PHOENIX – Brandon Moss is a believer in Oakland A’s pitching prospect Michael Ynoa.
That was evident from the swings and misses and looks of bewilderment from Moss as he faced the 6-foot-7 right-hander during batting practice Friday at Papago Park.
“Obviously it’s not the best draw for myself on Day 2 of live pitching,” Moss said afterward. “The ball jumps out of his hand. You can tell he’s got some run and sink on his fastball, and he’s got an absolute hammer of a curve ball.”
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The 22-year-old Ynoa’s path to the majors has hit some speed bumps since the A’s signed him out of the Dominican Republic in 2008. Ynoa, then 16, received a club-record $4.25 million signing bonus. But he’s endured injury problems since then, most notably, reconstructive elbow surgery that sidelined him for part of the 2010 season and all of the 2011 campaign.
Ynoa turned in his first full season in the minor leagues last year, as he went 3-3 with a 3.69 ERA split between low Single-A Beloit and high Single-A Stockton. He’ll begin this season either at Stockton or Double-A Midland. There is some thought among scouts that Ynoa’s future might be as a reliever, though the A’s are still grooming him as a starter.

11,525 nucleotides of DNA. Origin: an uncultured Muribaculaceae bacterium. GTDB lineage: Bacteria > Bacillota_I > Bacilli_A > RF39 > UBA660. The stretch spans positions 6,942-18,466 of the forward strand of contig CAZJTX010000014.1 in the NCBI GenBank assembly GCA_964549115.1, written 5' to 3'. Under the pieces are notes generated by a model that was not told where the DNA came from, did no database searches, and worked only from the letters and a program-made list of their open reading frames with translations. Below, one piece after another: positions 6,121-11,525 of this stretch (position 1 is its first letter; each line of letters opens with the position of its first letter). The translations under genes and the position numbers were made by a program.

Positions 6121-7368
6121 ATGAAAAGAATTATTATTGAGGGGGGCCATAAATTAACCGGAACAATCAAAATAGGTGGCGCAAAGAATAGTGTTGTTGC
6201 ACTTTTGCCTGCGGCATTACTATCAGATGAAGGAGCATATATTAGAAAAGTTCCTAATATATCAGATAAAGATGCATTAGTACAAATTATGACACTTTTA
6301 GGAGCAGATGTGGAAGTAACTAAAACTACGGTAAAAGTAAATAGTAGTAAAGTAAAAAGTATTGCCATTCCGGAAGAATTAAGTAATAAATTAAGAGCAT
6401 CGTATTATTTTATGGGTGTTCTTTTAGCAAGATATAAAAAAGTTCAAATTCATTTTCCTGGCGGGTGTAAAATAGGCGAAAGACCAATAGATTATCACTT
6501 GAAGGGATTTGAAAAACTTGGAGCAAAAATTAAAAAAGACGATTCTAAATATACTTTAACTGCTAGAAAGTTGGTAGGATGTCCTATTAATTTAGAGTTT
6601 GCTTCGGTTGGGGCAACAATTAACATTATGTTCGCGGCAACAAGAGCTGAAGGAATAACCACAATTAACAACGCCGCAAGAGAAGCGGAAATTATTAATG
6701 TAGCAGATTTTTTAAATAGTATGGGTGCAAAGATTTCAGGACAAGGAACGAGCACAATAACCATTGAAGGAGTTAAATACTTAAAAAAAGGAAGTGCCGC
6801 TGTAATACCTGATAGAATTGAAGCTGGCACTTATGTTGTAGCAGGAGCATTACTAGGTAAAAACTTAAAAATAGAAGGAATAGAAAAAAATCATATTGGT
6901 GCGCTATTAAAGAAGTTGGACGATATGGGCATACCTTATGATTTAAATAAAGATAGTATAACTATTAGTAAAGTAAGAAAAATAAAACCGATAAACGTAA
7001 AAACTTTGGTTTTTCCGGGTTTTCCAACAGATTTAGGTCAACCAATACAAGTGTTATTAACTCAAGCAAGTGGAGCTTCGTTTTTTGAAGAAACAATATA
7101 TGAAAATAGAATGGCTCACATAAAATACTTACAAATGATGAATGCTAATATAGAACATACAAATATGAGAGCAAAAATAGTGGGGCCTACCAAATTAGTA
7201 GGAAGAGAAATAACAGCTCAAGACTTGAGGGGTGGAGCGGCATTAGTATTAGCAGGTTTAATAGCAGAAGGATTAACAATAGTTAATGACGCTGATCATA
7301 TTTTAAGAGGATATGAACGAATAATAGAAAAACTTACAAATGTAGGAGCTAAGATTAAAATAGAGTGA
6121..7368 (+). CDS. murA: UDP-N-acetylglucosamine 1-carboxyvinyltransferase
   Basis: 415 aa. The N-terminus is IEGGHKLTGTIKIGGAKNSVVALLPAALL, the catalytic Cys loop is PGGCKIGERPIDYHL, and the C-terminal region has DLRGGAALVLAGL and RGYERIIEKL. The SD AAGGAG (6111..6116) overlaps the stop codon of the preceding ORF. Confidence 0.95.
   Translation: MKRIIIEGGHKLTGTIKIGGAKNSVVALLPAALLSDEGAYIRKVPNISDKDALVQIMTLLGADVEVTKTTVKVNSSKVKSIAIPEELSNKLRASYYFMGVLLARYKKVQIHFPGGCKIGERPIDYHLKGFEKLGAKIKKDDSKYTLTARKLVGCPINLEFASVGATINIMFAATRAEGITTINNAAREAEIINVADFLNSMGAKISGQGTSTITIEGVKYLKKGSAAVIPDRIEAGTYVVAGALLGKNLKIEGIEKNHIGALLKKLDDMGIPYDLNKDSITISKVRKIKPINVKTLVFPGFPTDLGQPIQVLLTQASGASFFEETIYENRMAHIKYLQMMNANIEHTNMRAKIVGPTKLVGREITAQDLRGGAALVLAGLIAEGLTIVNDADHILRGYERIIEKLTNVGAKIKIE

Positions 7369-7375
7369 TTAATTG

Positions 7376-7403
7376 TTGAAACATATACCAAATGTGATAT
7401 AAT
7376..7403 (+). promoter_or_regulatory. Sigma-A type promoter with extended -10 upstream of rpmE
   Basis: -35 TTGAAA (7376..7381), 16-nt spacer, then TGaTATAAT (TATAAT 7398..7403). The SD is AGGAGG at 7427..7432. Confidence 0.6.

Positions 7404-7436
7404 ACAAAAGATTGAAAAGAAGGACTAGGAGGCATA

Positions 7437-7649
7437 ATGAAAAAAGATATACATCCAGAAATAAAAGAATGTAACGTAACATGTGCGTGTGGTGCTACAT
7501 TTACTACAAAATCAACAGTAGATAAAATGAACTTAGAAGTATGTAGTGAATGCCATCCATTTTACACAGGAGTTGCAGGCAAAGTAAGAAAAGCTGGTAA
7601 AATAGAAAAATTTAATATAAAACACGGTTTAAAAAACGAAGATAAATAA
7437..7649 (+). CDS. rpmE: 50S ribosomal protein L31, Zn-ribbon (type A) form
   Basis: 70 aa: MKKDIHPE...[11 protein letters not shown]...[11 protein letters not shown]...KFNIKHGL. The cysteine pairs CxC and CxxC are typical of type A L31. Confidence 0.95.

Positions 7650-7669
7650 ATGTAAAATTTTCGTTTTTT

New A’s closer Jim Johnson got rave reviews from manager Bob Melvin and hitters who faced him in batting practice.
“It looks like Jim Johnson has a pretty good sinker,” Melvin said with a grin.
The right-hander pairs it with a fastball in the mid-90’s, and that combo has helped him notch a major-league leading 101 saves over the past two seasons. He’s being counted on to replace Grant Balfour, who signed with Tampa Bay as a free agent over the offseason.
It was a wild scene on one of the diamonds at Papago Park, as the A’s set up two batting cages side by side on the same field and conducted dual batting practice sessions.
The idea was spurred by the team’s 2012 trip to Tokyo, when the A’s watched in amazement as Japanese squads conducted dual batting practice inside the Tokyo Dome.
The crack of the bat was heard, one after the other, as hitters sent balls flying every which way Friday. The idea is to get more work in for more players in less time.
“We were looking forward to this today,” Melvin said. “… Chalk it up to (bench coach) Chip (Hale) and the coaches. We got all four fields going, a half field, double time on one field. A lot of work in basically 2 ½ hours today.”
First baseman Nate Freiman got a kick out of it.
“This is crazy,” he said. “I wish I had a camera.”
Former A’s infielder Shooty Babitt will join the CSN California broadcast team as a color analyst alongside Glen Kuiper for 20 games this season. Babitt’s debut is May 5 against Seattle. Ray Fosse remains the A’s primary color man and will be in the booth for 126 games. Babitt is still a regular on the A’s pregame and postgame TV shows as well.